I like the 'tripartite' structure of this hadith. First, we have the 'five pillars of Islam': witnessing (the shahadah), prayer, purification of wealth through charity (zakah), fasting and the pilgrimage. All of these are basically actions, things Muslims do (and do with particular intentions and in particular ways) because this is what God has told them to do through the Qur'an.
Next, we have Iman, belief. It's worth remembering that the six things in which Muslims are enjoined to believe include God's Books (plural) and Messengers (again plural). As Moses is considered to be a Messenger to whom was revealed the Torah and Jesus is considered to be a Messenger to whom was revealed the Gospel, this provides a potential link between the three great Abrahamic religions and calls for us all (Jews, Christians and Muslims) to make the effort to understand our respective beliefs and principles for living, how they differ, but the many areas where they are fundamentally the same.
Finally, we have Ihsan, which I note is the subject matter of Hadith 17 (and is translated there as 'excellence'). Looking ahead at the later Hadith, I get the sense that Ihsan isn't just about doing good deeds, but it's about doing everything (not just specific acts of worship but ordinary day-to-day activities) as well as we can. The image I got from the words in Hadith 2 "you should serve Allah as though you could see Him, for though you cannot see Him yet He sees you" was of the sort of thing that goes on when a very important visitor is around - someone you want to impress. In that situation you make a special effort to present yourself in the best possible light. The most important "visitor" of all is God, but of course God is all-seeing so we should be presenting the best of ourselves in everything we do, not just keep it for special occasions.
Qadr is a big issue that needs a lot of thought, but I agree that the modern commentary provides a very helpful discussion. Some time ago, I read a biography of Martin Luther, which discussed how Luther was for a long time heavily depressed by the Christian doctrines of predestination and election (basically, God has already chosen who will be 'saved' and who will be 'damned'). Luther couldn't find any logical reason to believe that he could possibly be among the 'elect', and so, if he was probably damned anyway, what was the point of anything? However, eventually Luther decided that, whether or not he was actually one of the elect, the best way of living was to try to please God - if it turned out that he was one of the elect, then that would be good, but if it turned out that he was damned (and Luther considered this to mean some sort of oblivion rather than hellfire), then at least he would have lived a good and fulfilling life. Interestingly, the book described Luther's decision as "absolute submission to the will of God", which sounds rather Islamic to me.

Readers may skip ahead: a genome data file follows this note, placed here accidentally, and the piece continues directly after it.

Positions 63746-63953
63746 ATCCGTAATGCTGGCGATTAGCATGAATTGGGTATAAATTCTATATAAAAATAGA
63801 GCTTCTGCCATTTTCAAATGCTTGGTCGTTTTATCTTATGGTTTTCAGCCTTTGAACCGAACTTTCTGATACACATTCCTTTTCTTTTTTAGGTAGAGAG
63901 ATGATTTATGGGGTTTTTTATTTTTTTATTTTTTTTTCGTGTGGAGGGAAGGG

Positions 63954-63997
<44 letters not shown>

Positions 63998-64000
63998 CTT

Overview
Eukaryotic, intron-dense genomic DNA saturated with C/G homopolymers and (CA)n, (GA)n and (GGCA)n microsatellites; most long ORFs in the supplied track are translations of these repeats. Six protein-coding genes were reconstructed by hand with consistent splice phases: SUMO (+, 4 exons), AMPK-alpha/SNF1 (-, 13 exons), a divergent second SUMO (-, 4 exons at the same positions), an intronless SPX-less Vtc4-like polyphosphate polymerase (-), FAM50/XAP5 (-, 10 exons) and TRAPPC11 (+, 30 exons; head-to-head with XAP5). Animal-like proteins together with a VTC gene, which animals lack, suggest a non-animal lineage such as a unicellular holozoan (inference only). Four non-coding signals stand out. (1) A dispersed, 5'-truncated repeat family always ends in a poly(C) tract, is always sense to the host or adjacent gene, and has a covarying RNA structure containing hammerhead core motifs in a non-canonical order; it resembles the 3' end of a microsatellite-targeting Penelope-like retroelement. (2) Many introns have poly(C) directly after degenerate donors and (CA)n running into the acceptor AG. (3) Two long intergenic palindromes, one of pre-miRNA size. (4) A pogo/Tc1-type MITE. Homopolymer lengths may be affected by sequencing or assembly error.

I don't have much to add, other than seeing this as an interesting summary of the key features of the faith.
The question of fate is, indeed, weighty and effectively similar concerns are present in secular discussions of whether free will exists, or whether all actions, down to me typing this post, could be predicted (say) at the moment the Earth formed, if someone was able to record the position and motion of every atom and had a large enough computer to calculate how those motions would play out.
One aspect - which may be clarified in other texts to come - is the extent to which the "God wills" aspect is present. The post from 2006 linked by the_new_mr is helpful and useful here. However, the feeling I got from those quotes is an impression I got from reading the Quran a while back. (The first quote may even be the one I recall in a different translation - there was one to the effect that God had made some unbelievers incapable of seeing the truth in religion).
That suggested to me that some folk were deemed to have been damned by divine will - so effectively they had no free will to exercise on that point. But, that said, I think the whole free will/fate type of argument is one of those discussions that can vanish in on itself, as we struggle to account for how exactly this particular person might have decided differently in that situation, given that the exact same set of circumstances will never recur.
However, I'm not sure of any of that comes out of the Hadith in question - which strikes me (perhaps wrongly, and perhaps I'm missing a lot) as mostly about listing the essential parts of the faith, rather than going into too much detail on what each is. (although it is clear about, for example, the obligation to perform the pilgrimage being understood to be something might not be easy for a believer to arrange to do.)
Well, I should have written Insha'Allah after that sentence. The weather was too good last weekend to stay in and use the computer, and the past few days have been very busy.